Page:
The marketing adage holds true even in today’s digital world: content is king. But that doesn’t mean that you should let design fall by the wayside. While we fully understand the desire to get the most out of your content and promote your awesome services or products, careful thought and strategic consideration should be put into questions like:
- How much content is easily consumable by your primary consumer base?
- Will more text or loud designs really add to the point/product/idea you’re trying to communicate?
- If you were a consumer, would you be able to easily navigate through your website?
If you’re struggling with web design, we feel you. Putting together a website while keeping both form and function in mind is more difficult than it looks! Today, we’d like to introduce the not-so-hidden gem every good website should use—white space.
What Is White Space?
White space (sometimes called negative space) refers to the “empty” area between design elements on a page, but it can also be existing space built intentionally into design elements. Not limited by color, texture, or even images, white space is far from wasted space. Instead, web designers view white space as a useful tool that can help every design team balance content elements and better organize text and other assets to improve the visual communication experience.
Why Does White Space Matter?
Have you ever watched a movie with an epic battle scene in it and noticed how the music softens, characters become quiet, and the entire atmosphere feels subdued just before the fighting breaks out? Movie viewers have been conditioned to process cues hinting that a big fight scene is coming up—and to wait with bated breath for the first shot or battle cry.
White space works just like those breaks in a movie: it provides consumers with a little breathing room before the action resumes. We would argue that this break in design is just as valuable as well-written content in your web design—as in movies, what you don’t say matters just as much as what you do.
How to Make the Most of Those “Empty” Areas
The trick to utilizing white space to its fullest potential in your web design and content is not to view it as a “blank” space, but to instead see it as a chance to highlight your other content. Apple’s iconic logo, a small apple with one bite taken out of it, placed in the middle of an otherwise empty plane, is an excellent example of white space because it serves to draw attention to the one crucial piece of content that is there. Even Apple’s physical stores are designed to capitalize on the one color and its minimalist feel, maintaining brand consistency and even reinforcing the overall brand’s message of simplicity and style.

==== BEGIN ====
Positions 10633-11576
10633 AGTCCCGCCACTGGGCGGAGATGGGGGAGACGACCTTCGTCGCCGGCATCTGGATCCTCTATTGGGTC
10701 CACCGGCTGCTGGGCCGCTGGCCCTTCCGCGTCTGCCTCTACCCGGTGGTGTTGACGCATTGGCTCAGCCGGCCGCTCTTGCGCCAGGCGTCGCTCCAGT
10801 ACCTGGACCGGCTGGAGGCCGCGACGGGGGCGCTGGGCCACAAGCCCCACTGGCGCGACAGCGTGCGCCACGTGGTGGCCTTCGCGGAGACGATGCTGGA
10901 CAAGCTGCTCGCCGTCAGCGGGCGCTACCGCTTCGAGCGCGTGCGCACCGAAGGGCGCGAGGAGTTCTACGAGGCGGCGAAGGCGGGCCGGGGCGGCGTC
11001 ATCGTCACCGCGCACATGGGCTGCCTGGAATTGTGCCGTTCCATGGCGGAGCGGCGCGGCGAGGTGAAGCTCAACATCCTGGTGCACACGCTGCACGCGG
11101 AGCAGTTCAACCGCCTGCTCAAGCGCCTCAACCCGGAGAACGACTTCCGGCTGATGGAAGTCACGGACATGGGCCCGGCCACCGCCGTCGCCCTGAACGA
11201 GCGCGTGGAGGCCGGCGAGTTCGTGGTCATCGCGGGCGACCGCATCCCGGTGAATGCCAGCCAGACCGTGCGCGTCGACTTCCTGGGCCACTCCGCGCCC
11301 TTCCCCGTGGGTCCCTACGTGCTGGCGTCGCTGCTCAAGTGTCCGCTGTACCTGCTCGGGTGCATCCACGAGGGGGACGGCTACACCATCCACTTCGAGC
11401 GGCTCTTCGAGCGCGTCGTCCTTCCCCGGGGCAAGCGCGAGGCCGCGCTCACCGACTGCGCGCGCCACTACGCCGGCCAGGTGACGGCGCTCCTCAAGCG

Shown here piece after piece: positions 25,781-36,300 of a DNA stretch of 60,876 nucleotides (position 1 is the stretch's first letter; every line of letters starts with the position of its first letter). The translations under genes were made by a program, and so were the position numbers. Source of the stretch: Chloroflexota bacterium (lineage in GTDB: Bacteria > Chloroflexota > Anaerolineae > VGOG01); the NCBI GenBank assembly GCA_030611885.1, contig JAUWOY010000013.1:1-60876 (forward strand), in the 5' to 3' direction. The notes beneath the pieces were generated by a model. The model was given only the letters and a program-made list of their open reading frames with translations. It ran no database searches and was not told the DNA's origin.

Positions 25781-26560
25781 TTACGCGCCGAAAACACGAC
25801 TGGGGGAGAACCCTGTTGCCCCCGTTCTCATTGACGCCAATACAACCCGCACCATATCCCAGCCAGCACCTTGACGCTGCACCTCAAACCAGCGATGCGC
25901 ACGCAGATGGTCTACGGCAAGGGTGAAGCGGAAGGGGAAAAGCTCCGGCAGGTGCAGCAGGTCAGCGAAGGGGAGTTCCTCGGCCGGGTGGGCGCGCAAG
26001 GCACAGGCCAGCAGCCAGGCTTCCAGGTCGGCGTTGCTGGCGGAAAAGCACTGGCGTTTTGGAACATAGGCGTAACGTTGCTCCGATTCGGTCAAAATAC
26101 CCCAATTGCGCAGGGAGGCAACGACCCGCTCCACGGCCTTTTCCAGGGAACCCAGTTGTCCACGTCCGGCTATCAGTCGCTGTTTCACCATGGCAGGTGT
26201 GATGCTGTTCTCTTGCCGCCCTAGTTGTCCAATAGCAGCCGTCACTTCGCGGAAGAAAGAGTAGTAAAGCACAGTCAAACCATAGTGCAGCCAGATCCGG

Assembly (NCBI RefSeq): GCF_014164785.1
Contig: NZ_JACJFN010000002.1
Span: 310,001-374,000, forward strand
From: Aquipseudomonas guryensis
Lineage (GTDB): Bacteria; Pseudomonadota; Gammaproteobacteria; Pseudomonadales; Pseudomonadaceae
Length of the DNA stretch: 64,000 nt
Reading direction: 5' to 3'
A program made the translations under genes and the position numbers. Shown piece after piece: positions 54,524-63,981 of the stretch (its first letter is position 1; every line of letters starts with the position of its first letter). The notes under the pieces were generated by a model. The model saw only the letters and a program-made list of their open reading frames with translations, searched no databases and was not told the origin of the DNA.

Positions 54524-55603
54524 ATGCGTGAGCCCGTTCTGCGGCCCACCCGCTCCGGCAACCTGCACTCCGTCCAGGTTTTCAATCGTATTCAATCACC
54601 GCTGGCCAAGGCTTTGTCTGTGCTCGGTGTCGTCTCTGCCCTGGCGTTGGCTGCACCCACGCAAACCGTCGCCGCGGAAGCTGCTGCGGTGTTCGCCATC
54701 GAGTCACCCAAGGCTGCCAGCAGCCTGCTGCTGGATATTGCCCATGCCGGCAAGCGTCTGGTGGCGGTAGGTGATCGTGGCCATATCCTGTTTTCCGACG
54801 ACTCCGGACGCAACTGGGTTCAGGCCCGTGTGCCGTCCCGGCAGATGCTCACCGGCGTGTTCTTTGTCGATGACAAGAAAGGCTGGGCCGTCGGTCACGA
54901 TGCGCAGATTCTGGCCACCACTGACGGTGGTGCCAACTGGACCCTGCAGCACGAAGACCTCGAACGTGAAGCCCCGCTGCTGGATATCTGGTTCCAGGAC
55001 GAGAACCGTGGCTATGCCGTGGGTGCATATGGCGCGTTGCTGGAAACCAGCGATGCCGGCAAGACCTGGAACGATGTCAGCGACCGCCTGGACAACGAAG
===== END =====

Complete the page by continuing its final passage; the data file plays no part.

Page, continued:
When designing your own web page, keep the strengths of this design element in mind, and consider the following.
Spacing and Margins
Start seeing margins and content spacing as a design opportunity. Depending on the look, feel and purpose of the page you’re trying to create, the amount of white space that you utilize can drastically alter the design of a page.
One way to use white space to your advantage is to employ color blocking (remember, white space is not defined by color/pattern) and distinctive fonts and images to make the text on a page really pop. But your page doesn’t have to be empty of content to employ the concept. In fact, a site can successfully convey a huge amount of text by making the most of spacing and margins in order to keep the content from becoming visually overwhelming.
Balance and Consistency
White space can also help to create balance and consistency within a web page. Depending on the design elements used (columns, images, color blocks, videos, and more), it’s easy for one side or part of the page to pull more weight than the other. White space can help bring effortless balance where it’s needed most.
Research show that the attention span of the average person is only six seconds. Large amounts of content—no matter how well-written or developed, will go over the heads of your consumers if not presented well. If you have a large amount of crucial info to communicate, consider using your white space to break it up into shorter pieces that are easier to digest.
Branding and Design
Apple chose to make white space a crucial part of its branding and overall design. As a marketer or creator, your work should feel like you! Don’t be afraid to include white space or other design elements in your overall identity or web design. If it feels natural to your brand, consumers will welcome it.
Make the Most of Your Website Design With Snap
Still trying to figure out how to carry your brand message throughout your site? Reach out to Snap today! Our design experts are eager to help you and your team develop a beautiful, functional website that looks good, feels like your brand, and directs traffic where you want it to go.